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Nationals 2013: Talented Nats enter season as favorites, but they know luck is a factor, too
Question of the Day
The chance for disappointment is great.
“It just tells you you’re doing something right,” Nationals manager Davey Johnson said. “I like it. … I certainly like the fact that what we’ve done hasn’t gone unnoticed.”
There may be just one problem.
According to Bovada, the last odds-on favorite to win the World Series that ultimately did it was the 2009 New York Yankees. And they’re relatively alone in that class.
Perhaps it is the mere nature of the playoffs that has brought those results, the “luck” that so many players, coaches and officials refer to. A glance back at just the past three World Series winners, and no doubt several others, would certainly support that idea.
Or perhaps it was the expectations that crushed those teams before they could reach their ultimate goal. The losses that weighed so much heavier on them — because they weren’t supposed to suffer them — perhaps helped them pile up.
Present the idea that outside expectations can affect the play of those inside the clubhouse and the question hangs there like coconut swaying in the wind, before it’s promptly swatted away.
“Pressure is just self-imposed,” Johnson said.
“I think losing is what should bring teams together, really,” said Dan Haren, whose 2012 Angels had 7-1 preseason odds to win the World Series and missed the playoffs entirely.
“Those are other people’s projections,” Werth added. “What goes on in here, and what we have, is something you can’t really calculate. You can’t really put a finger on it. Everything else is other people’s thoughts and projections. And they don’t really matter.”The consensus is that the focus must remain on the smaller goals, even if their manager spent all winter telling anyone who would listen that the slogan for the season was “World Series or bust.”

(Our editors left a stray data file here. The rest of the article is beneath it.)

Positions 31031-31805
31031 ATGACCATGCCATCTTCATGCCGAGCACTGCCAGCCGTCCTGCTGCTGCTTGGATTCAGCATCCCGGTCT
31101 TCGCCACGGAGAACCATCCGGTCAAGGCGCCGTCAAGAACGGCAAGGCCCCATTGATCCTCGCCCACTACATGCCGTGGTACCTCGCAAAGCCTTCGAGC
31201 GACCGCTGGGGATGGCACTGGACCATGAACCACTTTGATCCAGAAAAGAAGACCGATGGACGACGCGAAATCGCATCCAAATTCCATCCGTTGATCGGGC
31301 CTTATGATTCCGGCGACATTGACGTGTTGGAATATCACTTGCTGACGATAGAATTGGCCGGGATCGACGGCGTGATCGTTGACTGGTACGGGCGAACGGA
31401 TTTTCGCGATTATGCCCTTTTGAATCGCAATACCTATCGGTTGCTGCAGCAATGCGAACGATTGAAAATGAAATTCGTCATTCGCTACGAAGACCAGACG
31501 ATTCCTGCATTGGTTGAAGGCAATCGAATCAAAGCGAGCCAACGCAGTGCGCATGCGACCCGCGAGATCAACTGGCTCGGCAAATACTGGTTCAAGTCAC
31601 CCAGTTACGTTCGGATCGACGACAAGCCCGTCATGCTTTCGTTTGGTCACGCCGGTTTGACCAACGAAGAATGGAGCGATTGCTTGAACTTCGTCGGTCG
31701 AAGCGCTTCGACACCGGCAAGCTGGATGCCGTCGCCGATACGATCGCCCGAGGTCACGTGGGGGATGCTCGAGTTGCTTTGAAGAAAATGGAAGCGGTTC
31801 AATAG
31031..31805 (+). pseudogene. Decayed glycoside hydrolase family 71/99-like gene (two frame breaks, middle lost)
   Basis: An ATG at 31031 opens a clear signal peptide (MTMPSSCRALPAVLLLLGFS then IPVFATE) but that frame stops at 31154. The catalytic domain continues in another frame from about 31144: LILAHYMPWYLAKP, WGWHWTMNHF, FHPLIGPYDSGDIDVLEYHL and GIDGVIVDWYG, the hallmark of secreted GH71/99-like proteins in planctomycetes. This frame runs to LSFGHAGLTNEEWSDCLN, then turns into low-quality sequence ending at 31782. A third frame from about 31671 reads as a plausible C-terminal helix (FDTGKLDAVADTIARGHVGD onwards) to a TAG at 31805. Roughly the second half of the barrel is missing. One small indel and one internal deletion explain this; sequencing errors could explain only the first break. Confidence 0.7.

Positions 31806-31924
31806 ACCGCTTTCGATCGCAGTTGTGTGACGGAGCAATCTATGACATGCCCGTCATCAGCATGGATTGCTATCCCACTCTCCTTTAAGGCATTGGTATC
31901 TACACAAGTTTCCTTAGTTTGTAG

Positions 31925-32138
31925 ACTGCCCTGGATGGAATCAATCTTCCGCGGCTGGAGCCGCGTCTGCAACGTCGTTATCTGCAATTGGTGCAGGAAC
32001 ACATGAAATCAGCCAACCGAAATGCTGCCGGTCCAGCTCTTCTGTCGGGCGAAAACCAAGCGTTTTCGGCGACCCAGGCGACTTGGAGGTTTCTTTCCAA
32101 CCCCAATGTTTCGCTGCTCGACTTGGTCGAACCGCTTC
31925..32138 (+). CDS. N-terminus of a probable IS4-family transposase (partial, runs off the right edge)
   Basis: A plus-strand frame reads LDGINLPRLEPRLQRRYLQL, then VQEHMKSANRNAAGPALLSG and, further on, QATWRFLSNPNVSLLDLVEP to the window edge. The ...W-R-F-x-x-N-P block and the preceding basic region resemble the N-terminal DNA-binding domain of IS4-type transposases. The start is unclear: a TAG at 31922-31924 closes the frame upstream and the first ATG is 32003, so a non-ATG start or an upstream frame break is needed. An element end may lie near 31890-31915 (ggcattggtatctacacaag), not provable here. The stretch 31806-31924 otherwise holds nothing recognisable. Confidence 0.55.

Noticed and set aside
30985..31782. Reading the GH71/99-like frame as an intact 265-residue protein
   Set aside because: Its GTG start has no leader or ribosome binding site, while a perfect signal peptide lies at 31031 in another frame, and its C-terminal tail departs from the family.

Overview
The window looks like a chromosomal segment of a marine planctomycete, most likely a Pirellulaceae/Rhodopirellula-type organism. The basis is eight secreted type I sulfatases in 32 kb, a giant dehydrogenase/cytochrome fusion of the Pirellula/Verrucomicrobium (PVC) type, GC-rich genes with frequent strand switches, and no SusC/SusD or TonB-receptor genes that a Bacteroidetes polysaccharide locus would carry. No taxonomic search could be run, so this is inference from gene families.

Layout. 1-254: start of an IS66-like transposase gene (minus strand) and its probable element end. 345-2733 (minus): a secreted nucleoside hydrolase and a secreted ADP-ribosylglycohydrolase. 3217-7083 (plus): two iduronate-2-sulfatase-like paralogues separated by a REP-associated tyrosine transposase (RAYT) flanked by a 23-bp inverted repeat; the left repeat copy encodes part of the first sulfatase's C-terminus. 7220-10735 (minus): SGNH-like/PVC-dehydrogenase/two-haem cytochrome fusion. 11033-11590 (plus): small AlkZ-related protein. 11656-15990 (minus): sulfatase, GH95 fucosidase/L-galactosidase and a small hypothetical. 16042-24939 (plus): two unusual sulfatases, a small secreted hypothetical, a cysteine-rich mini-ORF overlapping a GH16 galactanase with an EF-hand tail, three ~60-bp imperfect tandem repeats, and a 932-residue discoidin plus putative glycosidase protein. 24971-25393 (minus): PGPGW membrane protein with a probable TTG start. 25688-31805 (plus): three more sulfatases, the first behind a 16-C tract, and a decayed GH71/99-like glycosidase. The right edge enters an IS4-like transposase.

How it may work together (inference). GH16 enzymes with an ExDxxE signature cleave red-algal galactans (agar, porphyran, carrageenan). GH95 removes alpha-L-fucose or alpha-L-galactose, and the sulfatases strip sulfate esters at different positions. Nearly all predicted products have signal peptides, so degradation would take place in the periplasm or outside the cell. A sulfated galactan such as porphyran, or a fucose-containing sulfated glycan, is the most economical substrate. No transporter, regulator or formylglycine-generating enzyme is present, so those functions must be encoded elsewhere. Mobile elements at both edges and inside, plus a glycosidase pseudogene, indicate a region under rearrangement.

When the 2012 version of the Nationals was at its best, the players were able to float from one game to the next without carrying the results from the previous one with them, good or bad. They blew a nine-run lead to the Atlanta Braves last July and dropped the opener of the next day’s doubleheader to shrink their division lead to 1 games. They won eight of their next nine games.
Win the game. Win the series. Reach the All-Star break in a favorable position in the division. Win the game. Win the series. Clinch the division.
The ability to maintain that pragmatic approach was paramount to their consistency last season, just as it will be paramount now to brushing off the accelerated expectations.
“I don’t think anything’s changed,” LaRoche said. “If anything, now when we are winning, we expect it, whereas last year we kind of felt our way out. It was probably three months out before we started expecting to win.
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About the Author
Amanda Comak covers the Washington Nationals and comes to The Washington Times from the Cape Cod Times and after stints with MLB.com and the Amsterdam (N.Y.) Recorder. A Massachusetts native and 2008 graduate of Boston University, Amanda can be reached at email@example.com and you can follow her on Twitter @acomak.
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